Squeezed for time, but you still want to see all the main sights? I know the feeling. When I recently passed through the Dutch capital on my way home from a business trip to England, I only had 24 hours to spare. I used these hours for some serious power sightseeing. So here are my five best sightseeing tips you seriously shouldn't miss if you spend 24 hours in Amsterdam…
1. Visit The Anne Frank House
Prinsengracht 263–267, Online‐Ticket: 9.50 €
Undoubtfully Amsterdam’s biggest tourist attraction at the moment, but with a very sad background of course. Anne Frank was a Jewish girl originally from Germany who was hiding from the Nazis in the secret annexe of an Amsterdam warehouse and office building.
Because of Anne Frank’s well‐known diary, which became an international bestseller, and several films that have been made about her life story (including the most recent German cinema adaptation Das Tagebuch der Anne Frank), there are always long queues at the house.
My tip: Book your ticket online. I was lucky when I looked quite spontaneously in the morning on the same day I was planning to go. If you know in advance that you would like to go, book as early as possible. The online tickets have a specific time slot, so you just turn up about 10 minutes prior to that time slot. This way, you will save having to wait in line for hours.
Aside from being used for filming a few scenes of the most recent Anne Frank movie, the house was also featured in The Fault in Our Stars (2014) when cancer sick teenagers Hazel and Augustus visit the inside of the Anne Frank House and suddenly indulge in a passionate kiss.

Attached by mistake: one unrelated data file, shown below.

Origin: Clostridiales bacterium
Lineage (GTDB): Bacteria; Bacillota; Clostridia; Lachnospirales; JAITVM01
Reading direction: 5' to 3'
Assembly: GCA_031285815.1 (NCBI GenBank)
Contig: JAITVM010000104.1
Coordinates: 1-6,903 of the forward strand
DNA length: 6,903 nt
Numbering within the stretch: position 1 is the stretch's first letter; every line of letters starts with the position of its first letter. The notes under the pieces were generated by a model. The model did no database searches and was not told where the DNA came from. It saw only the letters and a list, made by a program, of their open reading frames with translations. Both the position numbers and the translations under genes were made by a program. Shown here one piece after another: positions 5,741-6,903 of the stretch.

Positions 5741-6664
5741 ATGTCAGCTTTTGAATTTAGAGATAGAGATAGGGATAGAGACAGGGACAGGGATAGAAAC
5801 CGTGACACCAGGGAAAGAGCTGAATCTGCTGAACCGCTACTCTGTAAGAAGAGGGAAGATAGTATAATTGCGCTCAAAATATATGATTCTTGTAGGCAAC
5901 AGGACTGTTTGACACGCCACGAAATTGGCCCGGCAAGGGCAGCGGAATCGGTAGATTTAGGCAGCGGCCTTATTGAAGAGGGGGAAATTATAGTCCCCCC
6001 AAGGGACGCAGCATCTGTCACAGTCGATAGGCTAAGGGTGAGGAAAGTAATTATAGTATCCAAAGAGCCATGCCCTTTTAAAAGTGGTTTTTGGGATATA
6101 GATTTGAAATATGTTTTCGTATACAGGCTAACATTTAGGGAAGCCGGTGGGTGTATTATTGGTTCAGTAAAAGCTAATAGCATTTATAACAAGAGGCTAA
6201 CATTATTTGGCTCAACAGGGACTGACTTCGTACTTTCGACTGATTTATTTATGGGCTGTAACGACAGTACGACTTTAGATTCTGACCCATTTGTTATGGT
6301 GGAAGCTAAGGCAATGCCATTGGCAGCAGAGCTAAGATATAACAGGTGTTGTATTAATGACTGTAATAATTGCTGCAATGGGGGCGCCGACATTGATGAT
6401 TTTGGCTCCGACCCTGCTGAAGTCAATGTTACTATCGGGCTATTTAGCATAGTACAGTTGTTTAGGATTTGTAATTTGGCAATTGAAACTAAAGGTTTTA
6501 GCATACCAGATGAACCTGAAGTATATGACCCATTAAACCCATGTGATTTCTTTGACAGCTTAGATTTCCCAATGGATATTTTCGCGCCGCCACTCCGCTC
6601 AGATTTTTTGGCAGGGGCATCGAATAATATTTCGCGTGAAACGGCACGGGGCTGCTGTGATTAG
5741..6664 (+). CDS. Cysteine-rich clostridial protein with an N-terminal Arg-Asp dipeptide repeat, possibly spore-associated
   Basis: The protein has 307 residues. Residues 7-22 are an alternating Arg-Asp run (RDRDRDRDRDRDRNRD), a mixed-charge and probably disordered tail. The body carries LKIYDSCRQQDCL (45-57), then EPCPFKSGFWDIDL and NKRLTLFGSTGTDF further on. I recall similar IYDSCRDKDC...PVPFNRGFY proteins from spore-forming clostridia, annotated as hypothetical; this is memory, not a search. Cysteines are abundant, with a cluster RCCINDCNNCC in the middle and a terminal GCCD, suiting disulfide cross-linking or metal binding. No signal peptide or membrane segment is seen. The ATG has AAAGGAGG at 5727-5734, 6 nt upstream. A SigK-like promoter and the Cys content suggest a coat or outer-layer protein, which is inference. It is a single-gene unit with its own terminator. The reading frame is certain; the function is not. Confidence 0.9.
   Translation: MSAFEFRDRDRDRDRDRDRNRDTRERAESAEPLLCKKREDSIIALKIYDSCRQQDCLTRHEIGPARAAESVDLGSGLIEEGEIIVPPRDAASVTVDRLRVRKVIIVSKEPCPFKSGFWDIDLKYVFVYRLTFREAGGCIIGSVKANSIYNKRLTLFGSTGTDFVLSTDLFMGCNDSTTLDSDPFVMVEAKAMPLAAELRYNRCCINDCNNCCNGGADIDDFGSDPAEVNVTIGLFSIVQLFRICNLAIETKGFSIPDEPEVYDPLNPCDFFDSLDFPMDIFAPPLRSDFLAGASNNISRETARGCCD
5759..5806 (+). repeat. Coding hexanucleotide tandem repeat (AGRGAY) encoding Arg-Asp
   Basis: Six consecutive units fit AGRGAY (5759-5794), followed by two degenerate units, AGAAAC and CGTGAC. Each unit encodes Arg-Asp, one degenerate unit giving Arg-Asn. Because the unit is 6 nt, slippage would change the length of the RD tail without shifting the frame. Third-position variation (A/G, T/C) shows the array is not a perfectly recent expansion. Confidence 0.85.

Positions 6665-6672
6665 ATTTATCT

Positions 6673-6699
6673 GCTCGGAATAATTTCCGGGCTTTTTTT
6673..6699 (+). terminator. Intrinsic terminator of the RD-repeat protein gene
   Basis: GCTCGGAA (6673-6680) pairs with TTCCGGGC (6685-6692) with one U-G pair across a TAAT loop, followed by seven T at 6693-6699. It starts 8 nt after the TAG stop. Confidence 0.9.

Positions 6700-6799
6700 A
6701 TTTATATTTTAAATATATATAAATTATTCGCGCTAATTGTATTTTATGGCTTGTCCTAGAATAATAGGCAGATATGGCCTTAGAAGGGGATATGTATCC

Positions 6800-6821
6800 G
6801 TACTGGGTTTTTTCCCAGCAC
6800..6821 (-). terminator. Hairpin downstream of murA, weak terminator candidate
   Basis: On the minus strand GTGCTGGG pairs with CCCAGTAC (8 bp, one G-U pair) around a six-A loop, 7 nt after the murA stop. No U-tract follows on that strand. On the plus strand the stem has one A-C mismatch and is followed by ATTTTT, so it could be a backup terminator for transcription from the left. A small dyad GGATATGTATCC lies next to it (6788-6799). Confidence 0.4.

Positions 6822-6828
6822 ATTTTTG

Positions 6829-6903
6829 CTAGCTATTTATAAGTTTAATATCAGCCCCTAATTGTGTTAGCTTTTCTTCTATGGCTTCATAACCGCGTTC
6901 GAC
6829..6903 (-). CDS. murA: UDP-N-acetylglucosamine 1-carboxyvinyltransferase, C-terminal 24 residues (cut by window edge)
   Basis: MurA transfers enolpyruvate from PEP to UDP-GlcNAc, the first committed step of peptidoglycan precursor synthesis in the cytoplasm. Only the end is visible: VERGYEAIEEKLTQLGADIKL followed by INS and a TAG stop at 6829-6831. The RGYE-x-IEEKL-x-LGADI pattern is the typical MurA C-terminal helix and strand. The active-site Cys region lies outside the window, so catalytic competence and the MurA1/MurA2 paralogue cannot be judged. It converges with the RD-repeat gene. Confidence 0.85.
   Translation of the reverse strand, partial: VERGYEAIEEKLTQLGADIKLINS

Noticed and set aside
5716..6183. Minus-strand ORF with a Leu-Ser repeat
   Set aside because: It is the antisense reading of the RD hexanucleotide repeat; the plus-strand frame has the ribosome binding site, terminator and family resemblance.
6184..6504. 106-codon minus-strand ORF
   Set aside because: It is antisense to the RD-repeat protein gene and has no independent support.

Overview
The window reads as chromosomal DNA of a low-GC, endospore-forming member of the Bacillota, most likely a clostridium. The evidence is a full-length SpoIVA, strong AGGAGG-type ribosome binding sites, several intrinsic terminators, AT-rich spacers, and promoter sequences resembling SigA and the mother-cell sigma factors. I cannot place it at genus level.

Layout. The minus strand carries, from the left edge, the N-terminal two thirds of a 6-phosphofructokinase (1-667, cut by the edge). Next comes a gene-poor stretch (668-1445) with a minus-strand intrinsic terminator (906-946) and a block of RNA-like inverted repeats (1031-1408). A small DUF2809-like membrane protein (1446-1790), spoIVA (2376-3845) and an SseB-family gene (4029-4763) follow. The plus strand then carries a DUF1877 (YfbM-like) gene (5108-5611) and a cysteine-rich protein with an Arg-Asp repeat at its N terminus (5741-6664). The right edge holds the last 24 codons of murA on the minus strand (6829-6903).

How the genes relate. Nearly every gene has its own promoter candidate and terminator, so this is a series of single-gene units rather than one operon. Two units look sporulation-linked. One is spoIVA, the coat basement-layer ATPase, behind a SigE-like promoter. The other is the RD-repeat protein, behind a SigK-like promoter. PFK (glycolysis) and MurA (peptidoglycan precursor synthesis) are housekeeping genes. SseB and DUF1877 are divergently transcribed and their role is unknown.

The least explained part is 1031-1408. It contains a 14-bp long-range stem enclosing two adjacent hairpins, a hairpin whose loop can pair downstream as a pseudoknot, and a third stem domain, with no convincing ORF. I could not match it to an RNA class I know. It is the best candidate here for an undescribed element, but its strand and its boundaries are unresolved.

2. Wander in the footsteps of Hazel and Gus
Leidsegracht 4, FREE!
This leads me to the next film fan points of interest: Relive that "so in love" feeling of the two protagonists in The Fault in Our Stars (2014) at Hotel De Filosoof (the hotel described in the book, Anna van den Vondelstraat 6) and The American Hotel (where the scenes for Hotel De Filosoof where actually shot, Leidsekade 97 ). You can also go on a romantic canal boat tour or get some rest by sitting down on THAT bench (Leidsegracht 4).
Fun Fact: The original bench (mysteriously) disappeared at some point, but has since been replaced.
For a complete list of all movie locations of The Fault in Our Stars check out this blog post by Amsterdam Food Tours.
3. Check out the Rijksmuseum
Museumstraat 1, Adult ticket: 17.50 €, Audio Guide: 5 €
Hazel and Gus can also be seen strolling along the Rijksmuseum (Museumstraat 1). This museum is a must for any fan of world‐class art. It is not on the cheap side, but as the most famous museum of the Netherlands and one of the most popular ones in Europe, you are guaranteed to see some masterpieces here!
My tip: One thing you should keep in mind is the time of your visit. I visited on a Friday morning (entered the museum around 10 or 11 am). At that time, the queue was not too long and I got my ticket after a short wait. When I left (around 1 pm), there was a huge queue all the way to the outside… But it was also a very rainy day, so may have been busier than usual.